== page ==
I realize that when you are dealing with issues like the safety of schoolchildren, a lot of your decisions are going to be based on fear as much as anything else. Even though it might be statistically unlikely, having policies which address unsettling scenarios like a school shooting could potentially save a life a someday, so having 'lockdown drills' in addition to fire drills makes a certain amount of sense.
As a result of this, I was not surprised last week when Fenya mentioned they'd had a lockdown drill that day, and was laughing about it because she had been in the bathroom when it occurred.
"Well, at least you were sitting down, right?" I joked with her. She and Glory both shook their heads.
"If you are in the bathroom when they say 'lockdown' over the intercom," Fenya explained, "you have to pull your legs up so they can't be seen from outside the stall."
My blood ran a little cold.
I think Glory might have misinterpreted my surprise as meaning I didn't understand the purpose of the maneuver, so she explained. "You see Daddy, that way if someone tries to peek underneath, they won't see your feet on the floor and maybe won't come and try and hurt you."
Fenya nodded. "And you can't let your head show over the top of the stall either, so I had to basically squat there for thirty or forty minutes until they said it was 'All Clear'!"
She was smiling as she said it, simply recalling a humorous inconvenience from her day, and a break from her normal routine, but I still found it a little unsettling. I'd assumed these drills were just a swift way to insure that all the classroom and building doors were locked so that a person of malicious intent couldn't simply roam the halls at will, but there was clearly more to them than that. I managed to put a frail smile into place so I didn't inadvertently freak them out.
Glory nodded at Fenya's toilet predicament; "We were in our class, so we had to get out of our desks and go lay down on the floor by the windows."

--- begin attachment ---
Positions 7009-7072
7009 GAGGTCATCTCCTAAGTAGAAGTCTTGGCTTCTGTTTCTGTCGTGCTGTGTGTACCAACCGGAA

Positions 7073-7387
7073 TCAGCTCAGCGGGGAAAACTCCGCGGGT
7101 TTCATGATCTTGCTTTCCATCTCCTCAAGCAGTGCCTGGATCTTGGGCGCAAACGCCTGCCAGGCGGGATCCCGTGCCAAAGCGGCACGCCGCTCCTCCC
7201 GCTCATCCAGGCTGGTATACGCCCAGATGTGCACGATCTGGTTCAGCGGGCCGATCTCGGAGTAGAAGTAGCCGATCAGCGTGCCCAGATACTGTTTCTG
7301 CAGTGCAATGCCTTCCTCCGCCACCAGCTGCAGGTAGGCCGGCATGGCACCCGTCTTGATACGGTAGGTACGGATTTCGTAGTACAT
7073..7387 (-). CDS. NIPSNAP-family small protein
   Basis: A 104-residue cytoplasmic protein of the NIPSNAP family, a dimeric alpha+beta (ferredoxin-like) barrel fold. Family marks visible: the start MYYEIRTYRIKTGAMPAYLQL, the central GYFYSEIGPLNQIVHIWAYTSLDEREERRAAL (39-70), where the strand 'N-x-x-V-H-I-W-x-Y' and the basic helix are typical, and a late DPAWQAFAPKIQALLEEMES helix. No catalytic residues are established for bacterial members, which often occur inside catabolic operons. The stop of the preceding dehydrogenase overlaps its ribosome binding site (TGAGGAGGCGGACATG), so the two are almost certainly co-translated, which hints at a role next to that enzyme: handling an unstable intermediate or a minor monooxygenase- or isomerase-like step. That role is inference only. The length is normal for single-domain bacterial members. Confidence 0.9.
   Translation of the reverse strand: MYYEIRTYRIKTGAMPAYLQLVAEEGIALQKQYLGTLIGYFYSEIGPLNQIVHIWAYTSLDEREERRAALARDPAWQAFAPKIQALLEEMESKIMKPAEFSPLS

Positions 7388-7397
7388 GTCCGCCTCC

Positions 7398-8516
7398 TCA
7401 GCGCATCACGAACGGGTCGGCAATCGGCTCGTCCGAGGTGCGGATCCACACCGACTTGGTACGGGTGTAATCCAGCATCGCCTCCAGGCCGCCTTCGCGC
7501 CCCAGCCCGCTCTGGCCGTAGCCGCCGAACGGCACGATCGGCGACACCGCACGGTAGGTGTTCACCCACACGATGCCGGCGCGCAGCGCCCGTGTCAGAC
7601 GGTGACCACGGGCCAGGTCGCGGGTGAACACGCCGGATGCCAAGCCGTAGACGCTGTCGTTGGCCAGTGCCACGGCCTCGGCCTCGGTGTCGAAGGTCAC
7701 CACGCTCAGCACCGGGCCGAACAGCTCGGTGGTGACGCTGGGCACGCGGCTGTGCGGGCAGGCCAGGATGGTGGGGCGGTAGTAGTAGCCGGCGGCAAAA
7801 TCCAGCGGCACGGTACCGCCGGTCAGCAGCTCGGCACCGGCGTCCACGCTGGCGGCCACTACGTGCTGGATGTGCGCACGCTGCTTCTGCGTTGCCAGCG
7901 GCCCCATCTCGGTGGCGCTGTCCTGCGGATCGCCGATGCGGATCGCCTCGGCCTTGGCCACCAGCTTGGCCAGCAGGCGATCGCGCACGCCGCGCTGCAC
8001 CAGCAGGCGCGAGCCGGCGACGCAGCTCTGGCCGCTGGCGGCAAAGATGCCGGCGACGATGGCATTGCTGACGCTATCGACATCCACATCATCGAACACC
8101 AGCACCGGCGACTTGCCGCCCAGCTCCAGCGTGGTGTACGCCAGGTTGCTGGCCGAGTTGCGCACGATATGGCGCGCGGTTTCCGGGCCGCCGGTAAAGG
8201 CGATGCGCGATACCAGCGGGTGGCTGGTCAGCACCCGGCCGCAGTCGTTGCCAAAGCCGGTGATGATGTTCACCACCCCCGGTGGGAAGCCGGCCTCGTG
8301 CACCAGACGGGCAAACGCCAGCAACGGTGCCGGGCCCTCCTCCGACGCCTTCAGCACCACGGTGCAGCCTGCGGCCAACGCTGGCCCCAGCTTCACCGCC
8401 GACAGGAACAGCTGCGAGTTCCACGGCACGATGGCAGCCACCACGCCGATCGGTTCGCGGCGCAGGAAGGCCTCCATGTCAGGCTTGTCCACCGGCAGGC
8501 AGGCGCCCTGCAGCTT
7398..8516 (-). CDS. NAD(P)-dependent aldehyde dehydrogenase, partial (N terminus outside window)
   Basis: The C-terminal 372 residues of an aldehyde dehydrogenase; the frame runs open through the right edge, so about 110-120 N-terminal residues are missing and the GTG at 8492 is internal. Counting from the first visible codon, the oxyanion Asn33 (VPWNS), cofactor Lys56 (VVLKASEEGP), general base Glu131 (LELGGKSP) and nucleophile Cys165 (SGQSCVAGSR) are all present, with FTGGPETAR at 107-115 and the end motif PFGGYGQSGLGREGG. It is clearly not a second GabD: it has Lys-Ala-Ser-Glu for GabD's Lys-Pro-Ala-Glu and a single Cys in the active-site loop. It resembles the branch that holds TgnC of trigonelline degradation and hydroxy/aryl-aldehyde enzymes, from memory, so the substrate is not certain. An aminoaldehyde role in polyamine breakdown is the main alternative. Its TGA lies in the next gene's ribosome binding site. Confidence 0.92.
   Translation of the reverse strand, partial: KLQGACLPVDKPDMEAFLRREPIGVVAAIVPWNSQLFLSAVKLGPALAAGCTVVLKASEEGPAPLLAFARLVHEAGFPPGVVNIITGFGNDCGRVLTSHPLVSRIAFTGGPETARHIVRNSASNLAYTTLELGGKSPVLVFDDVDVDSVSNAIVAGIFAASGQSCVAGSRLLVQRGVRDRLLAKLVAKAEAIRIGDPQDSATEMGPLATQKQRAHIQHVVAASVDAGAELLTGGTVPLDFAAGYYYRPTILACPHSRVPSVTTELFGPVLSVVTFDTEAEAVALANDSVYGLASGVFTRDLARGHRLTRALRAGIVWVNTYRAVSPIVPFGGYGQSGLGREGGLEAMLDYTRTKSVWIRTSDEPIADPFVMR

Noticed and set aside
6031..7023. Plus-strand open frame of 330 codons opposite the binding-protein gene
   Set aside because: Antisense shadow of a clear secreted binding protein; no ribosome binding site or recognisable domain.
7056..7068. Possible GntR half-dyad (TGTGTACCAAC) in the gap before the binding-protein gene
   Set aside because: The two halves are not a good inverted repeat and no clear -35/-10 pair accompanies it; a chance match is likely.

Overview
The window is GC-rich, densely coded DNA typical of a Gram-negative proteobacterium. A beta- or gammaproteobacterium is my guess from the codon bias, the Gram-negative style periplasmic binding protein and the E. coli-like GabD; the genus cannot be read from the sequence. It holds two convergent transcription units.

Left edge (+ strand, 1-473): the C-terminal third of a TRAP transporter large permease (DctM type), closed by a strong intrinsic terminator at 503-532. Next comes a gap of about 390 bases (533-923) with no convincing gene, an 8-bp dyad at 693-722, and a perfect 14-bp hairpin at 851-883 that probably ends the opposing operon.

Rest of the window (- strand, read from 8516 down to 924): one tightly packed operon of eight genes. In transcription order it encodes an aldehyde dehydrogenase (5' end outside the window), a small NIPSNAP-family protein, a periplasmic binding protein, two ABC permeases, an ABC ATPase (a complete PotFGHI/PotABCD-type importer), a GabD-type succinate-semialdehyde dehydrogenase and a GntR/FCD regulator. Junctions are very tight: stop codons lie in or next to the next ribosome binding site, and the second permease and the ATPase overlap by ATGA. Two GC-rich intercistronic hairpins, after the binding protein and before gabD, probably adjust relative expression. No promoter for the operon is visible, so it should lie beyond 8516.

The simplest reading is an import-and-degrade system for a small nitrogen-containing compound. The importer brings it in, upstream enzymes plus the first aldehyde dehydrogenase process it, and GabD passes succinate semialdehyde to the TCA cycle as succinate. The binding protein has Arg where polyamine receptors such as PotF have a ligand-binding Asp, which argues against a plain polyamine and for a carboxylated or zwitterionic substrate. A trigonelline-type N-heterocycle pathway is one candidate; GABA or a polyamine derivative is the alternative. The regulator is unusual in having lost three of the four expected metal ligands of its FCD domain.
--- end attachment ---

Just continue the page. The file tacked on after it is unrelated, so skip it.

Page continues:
Now I was actually a little confused. "Why would you do that?" I inquired.
She finished a mouthful of her dinner and in a matter-of-fact voice told me, "So someone bad couldn't look in the window and see you, and maybe shoot a gun. If you are lying down by the window, they can't see you."
That's when it became clear to me that a lockdown drill was not nearly as simple a process as I had previously believed. What I had thought to be an exercise in access control and perimeter security was, in practice, a chance for my children to play hide-and-go-seek with a hypothetical gunman.
I can't say this made me very happy, but really safety issues are supposed to be a little scary, right? No one wants to actually think about the building they're in catching fire, but knowing what to do if this should happen means that it may happen in a quick and orderly fashion.
While I am not quite old enough to have experienced seeing instructional films like Bert the Turtle's "Duck and Cover!" from the 1950s and 60s, there was a real sense of potential conflict with the Soviet Union. In fact, Audrey remembers playing at school when she was about 8 years old, and low-flying planes prompted here and her classmates to run under a playground slide. Everyone in Leduc knew that the siren at the Alexandra Arena which summoned the volunteer fire department would also double as an air raid siren in the event of an attack.
For better or worse, it makes more sense for my girls to do these lockdown drills than it ever did for an American school kid to practice throwing his bike down and laying down next to a curb after a multi-kiloton nuke has just gone off down the block, but I hope they keep being motivated by caution and practicality, and not just blind fear.